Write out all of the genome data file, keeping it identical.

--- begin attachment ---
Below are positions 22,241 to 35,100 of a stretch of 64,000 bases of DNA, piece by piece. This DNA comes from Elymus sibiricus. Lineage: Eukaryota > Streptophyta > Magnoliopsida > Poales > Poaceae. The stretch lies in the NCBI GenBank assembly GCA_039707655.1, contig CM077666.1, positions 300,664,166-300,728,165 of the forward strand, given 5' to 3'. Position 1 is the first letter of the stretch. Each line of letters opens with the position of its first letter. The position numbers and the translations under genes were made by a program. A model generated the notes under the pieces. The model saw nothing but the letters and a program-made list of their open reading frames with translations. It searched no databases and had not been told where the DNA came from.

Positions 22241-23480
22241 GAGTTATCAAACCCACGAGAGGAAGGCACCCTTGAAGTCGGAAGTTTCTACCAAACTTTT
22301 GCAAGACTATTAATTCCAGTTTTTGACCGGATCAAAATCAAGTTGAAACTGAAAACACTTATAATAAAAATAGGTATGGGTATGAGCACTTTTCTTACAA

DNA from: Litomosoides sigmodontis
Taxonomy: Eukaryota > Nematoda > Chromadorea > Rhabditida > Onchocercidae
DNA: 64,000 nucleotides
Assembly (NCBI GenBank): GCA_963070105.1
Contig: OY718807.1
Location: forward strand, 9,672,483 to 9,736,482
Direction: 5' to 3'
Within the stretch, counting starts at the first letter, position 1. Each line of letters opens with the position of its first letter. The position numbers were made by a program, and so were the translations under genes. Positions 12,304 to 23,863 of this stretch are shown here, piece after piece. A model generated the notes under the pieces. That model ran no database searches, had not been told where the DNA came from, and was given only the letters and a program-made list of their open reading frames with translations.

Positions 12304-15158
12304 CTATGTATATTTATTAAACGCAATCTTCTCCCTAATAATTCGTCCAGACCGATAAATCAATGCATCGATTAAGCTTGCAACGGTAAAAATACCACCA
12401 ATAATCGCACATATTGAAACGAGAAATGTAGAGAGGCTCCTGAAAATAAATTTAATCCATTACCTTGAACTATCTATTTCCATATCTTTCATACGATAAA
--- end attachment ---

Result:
Below are positions 22,241 to 35,100 of a stretch of 64,000 bases of DNA, piece by piece. This DNA comes from Elymus sibiricus. Lineage: Eukaryota > Streptophyta > Magnoliopsida > Poales > Poaceae. The stretch lies in the NCBI GenBank assembly GCA_039707655.1, contig CM077666.1, positions 300,664,166-300,728,165 of the forward strand, given 5' to 3'. Position 1 is the first letter of the stretch. Each line of letters opens with the position of its first letter. The position numbers and the translations under genes were made by a program. A model generated the notes under the pieces. The model saw nothing but the letters and a program-made list of their open reading frames with translations. It searched no databases and had not been told where the DNA came from.

Positions 22241-23480
22241 GAGTTATCAAACCCACGAGAGGAAGGCACCCTTGAAGTCGGAAGTTTCTACCAAACTTTT
22301 GCAAGACTATTAATTCCAGTTTTTGACCGGATCAAAATCAAGTTGAAACTGAAAACACTTATAATAAAAATAGGTATGGGTATGAGCACTTTTCTTACAA

DNA from: Litomosoides sigmodontis
Taxonomy: Eukaryota > Nematoda > Chromadorea > Rhabditida > Onchocercidae
DNA: 64,000 nucleotides
Assembly (NCBI GenBank): GCA_963070105.1
Contig: OY718807.1
Location: forward strand, 9,672,483 to 9,736,482
Direction: 5' to 3'
Within the stretch, counting starts at the first letter, position 1. Each line of letters opens with the position of its first letter. The position numbers were made by a program, and so were the translations under genes. Positions 12,304 to 23,863 of this stretch are shown here, piece after piece. A model generated the notes under the pieces. That model ran no database searches, had not been told where the DNA came from, and was given only the letters and a program-made list of their open reading frames with translations.

Positions 12304-15158
12304 CTATGTATATTTATTAAACGCAATCTTCTCCCTAATAATTCGTCCAGACCGATAAATCAATGCATCGATTAAGCTTGCAACGGTAAAAATACCACCA
12401 ATAATCGCACATATTGAAACGAGAAATGTAGAGAGGCTCCTGAAAATAAATTTAATCCATTACCTTGAACTATCTATTTCCATATCTTTCATACGATAAA